Sahapedia recently held a sale of donated vintage handloom and silk saris to help foster a community of those who are interested in India’s long and diverse tradition of textiles.
On August 6, even as the morning turned mercurial with the sky melting into a downpour, a determined group of sari and handloom lovers from across the capital made their way to a vintage sari sale that we at Sahapedia had organised at our office in South Delhi. It was a sale of handloom saris that were donated by connoisseurs who no longer wore those saris, but had treasured them for long.
An unusual bagh print, which would have cost the owner around Rs 4,000 today, was available for just Rs 400. On the other end, a pristine white Kanchi cotton with a green border could be snapped up for Rs 100.
Many might wonder why Sahapedia, an open online encyclopaedia on the art, culture and history of India, chose to organise such an event. After all, we are as far from being a marketplace as Flipkart is from being a library.
However, there is a real connection between what we did last weekend and our broader aim of ‘saha’ – Sanskrit for ‘together with’ – which was an invitation to explore the richness of India’s cultural diversity.
An organic idea
Like all ideas, this one too evolved organically.
A few months ago, some of us who had begun to wear saris to work regularly, were asked by our older colleagues and friends if we wanted some of their gently worn saris or whether it would bother us to wear second-hand clothes.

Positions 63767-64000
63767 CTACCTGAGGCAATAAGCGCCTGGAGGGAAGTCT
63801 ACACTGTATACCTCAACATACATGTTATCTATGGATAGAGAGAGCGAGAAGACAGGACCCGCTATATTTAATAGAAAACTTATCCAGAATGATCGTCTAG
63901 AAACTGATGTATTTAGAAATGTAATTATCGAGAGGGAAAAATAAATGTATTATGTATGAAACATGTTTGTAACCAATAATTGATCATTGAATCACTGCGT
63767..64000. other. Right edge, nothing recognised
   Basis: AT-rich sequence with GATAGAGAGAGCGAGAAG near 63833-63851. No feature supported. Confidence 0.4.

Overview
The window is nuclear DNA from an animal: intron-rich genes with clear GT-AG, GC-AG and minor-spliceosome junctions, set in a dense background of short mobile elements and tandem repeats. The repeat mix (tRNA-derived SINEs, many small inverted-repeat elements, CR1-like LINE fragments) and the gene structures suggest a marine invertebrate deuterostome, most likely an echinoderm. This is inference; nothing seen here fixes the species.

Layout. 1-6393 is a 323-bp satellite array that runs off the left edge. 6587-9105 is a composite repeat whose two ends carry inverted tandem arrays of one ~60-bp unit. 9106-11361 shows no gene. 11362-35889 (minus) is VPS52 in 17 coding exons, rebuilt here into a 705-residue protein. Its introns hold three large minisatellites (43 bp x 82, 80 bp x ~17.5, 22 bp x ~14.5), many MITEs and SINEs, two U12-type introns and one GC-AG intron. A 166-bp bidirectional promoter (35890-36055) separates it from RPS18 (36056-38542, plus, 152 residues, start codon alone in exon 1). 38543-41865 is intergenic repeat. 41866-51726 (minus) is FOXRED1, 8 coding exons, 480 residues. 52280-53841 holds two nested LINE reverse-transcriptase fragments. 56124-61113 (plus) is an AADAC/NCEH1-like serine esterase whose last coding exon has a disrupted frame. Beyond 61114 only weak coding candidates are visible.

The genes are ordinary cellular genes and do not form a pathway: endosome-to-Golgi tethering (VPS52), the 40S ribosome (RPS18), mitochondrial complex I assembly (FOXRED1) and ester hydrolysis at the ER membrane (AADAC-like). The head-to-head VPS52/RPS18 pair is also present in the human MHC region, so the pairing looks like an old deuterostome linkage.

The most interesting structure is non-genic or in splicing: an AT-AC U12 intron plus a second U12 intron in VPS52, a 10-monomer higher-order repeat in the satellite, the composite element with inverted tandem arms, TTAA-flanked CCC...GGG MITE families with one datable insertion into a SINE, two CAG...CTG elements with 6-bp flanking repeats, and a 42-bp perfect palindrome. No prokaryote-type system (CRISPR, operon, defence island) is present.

Knowing that their sari collections were a loving ode to the genius of India’s textile traditions, we leapt at their offer. Over the years, our schools have successfully drummed the mantra of ‘reuse, reduce, recycle’ into our heads and here was an actual opportunity to give this mantra a beautiful turn by commencing a new circle of life for an old sari.
While wearing those saris, we would also be inheriting the heritage of a particular weave from a particular place. The feel of a fabric against the skin would foster a connection to a larger tradition.
Needless to say, we were taken with the idea. A few discussions later we came to the conclusion that many more people, particularly young women, might want a slice of this generosity, so we decided to make an event around it.